The Politics of Mental Health
Thursday, January 13, 2011
The Politics of Mental Health
I worked at a residency for mentally ill women who would otherwise be homeless. I would say ninety percent of the women were schizophrenic. I was a case manager for eight women. I administered their medication, I took them to appointments, I met with their intensive case managers and psychiatrists, I even cleaned soiled sheets. The job was by no means glamorous, but I loved the women. Yes, they talked to themselves, yes, they spoke of evil and the devil, and, yes, sometimes they had to be put in the hospital against their will because of being a threat to themselves or others. Why did I leave this job? It hit too close to home. I was reminded of my own illness everyday. I even had to take clients to a psych ward where I had previously been hospitalized. It was too much. I left the job on a Friday, and was hospitalized the following Monday.
Now I want to talk about Jared Lee Loughner. The twenty-two year old who is accused of trying to assassinate Arizona Rep. Gabrielle Giffords. In his efforts to assassinate Rep. Giffords, he killed several people, including a nine-year-old girl and a federal judge. I am extremely upset that this has become an issue of politics. As soon as I read the news, I told my husband, Geoff, Loughner was schizophrenic. All the signs were there. He had demonstrated signs of mental illness starting in high school. Nothing was done. He then went to Pima Community College and after five incidences with the police, was suspended. He would laugh to himself, talk to himself, and threaten violence in the classroom. Students were afraid of him. He was only allowed to come back to school if he got a psychiatric evaluation. That never happened. H. Clark Romans of NAMI (National Alliance on Mental Illness) of Southern Arizona was on Democracy Now! discussing the behavioral health cuts in Arizona. Twenty-eight thousand people have been affected by these cuts. No case management, no brand name drugs, and so on. It is possible Loughner wouldn’t have even been able to get the help he needed anyway.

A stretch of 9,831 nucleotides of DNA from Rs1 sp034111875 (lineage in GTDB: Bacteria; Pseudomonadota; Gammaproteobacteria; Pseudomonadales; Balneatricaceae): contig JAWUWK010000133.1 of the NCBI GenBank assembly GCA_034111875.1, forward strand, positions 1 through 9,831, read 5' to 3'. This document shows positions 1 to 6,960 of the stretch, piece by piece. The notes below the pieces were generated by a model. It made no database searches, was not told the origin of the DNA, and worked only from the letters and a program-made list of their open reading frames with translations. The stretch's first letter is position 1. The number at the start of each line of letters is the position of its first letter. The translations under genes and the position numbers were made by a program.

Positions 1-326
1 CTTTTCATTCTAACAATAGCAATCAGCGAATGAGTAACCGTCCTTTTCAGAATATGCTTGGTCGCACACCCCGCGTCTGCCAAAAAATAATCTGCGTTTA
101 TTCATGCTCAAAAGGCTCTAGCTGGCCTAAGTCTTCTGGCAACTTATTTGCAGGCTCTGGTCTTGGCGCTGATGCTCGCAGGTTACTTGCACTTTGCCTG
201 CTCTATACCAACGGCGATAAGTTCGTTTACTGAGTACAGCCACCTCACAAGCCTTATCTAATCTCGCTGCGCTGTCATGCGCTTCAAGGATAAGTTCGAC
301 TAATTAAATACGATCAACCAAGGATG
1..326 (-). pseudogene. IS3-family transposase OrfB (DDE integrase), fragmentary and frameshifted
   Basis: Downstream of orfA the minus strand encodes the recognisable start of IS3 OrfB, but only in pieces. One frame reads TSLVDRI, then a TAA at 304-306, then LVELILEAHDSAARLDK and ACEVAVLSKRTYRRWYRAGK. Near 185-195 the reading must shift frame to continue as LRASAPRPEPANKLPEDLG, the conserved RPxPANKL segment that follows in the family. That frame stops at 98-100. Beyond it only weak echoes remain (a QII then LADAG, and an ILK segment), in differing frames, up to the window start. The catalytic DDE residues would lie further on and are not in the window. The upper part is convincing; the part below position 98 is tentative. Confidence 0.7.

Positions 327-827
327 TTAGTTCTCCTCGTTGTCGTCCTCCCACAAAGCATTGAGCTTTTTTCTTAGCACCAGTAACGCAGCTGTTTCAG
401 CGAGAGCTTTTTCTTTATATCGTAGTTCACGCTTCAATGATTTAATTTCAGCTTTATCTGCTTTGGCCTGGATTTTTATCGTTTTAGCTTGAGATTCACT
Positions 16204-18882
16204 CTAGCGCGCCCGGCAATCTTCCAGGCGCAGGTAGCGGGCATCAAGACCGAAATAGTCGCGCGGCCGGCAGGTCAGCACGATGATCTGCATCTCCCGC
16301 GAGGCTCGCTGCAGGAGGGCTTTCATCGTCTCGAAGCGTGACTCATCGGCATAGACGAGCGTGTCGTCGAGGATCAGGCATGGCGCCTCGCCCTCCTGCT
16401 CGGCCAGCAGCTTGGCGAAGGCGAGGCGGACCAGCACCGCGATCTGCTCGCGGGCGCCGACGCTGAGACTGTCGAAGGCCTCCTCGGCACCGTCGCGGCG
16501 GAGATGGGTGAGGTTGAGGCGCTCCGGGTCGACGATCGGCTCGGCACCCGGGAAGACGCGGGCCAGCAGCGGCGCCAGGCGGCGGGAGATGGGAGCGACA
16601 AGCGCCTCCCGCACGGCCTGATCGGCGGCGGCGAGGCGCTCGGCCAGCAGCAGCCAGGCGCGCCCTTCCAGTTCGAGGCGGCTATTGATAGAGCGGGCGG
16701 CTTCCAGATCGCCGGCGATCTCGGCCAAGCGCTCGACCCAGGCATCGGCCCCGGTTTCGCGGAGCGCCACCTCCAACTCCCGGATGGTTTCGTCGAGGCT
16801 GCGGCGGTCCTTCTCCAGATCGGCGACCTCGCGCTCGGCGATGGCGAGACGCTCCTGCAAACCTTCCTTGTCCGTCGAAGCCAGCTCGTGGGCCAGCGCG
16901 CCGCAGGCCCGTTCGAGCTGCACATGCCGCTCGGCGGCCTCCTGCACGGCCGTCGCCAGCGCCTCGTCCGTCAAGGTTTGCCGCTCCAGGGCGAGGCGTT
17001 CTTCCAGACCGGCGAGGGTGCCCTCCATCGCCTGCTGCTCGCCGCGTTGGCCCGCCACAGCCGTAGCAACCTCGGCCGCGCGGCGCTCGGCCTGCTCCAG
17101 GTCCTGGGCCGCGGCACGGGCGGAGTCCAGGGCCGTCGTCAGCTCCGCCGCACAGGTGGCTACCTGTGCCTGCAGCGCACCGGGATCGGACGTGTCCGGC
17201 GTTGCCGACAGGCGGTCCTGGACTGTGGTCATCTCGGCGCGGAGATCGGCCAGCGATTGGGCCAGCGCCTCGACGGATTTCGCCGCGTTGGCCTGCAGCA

When this tragic story was revealed to the press, it immediately became an issue of Democrats versus Republicans. Rep. Giffords is a conservative democrat. I read Paul Krugman’s Op-Eds in the New York Times on a regular basis. His latest column, January 9, 2011,“Climate of Hate”, greatly disappointed me. He said, “It’s true that the shooter in Arizona appears to have been mentally troubled. But that doesn’t mean that his act can or should be treated as an isolated event, having nothing to do with the national climate.” As one of my psychiatric heros, E. Fuller-Torrey stated, “It’s not political thinking...It’s psychotic thinking”. I actually was right on when I told Geoff that Loughner was schizophrenic, and I know this because Torrey said there was a ninety-nine percent chance that he is. Krugman went on to say, “but something about the current state of America has been causing far more disturbed people than before to act out their illness by threatening, or actually engaging in, political violence.” What I don’t like most about his assertion is calling the mentally ill “disturbed people”. I’m severely mentally ill. Does that make me one of those “disturbed people”? As I pointed out before, this has nothing, nothing to do with the political climate. It most likely has to do with the fact that more homicidal people with mental illness are untreated on the streets due to budget cuts. I am enraged. Or, even more bluntly, angry as hell.
So what happens to Jared Lee Loughner? I will end with another quote from E. Fuller-Torrey, schizophrenia researcher and expert: “The insanity defense , which may be tried in this case, is often unsuccessful, and one reason is that juries are afraid to send people to state hospitals, where they belong. They’d rather lock them up for longer, in prison.”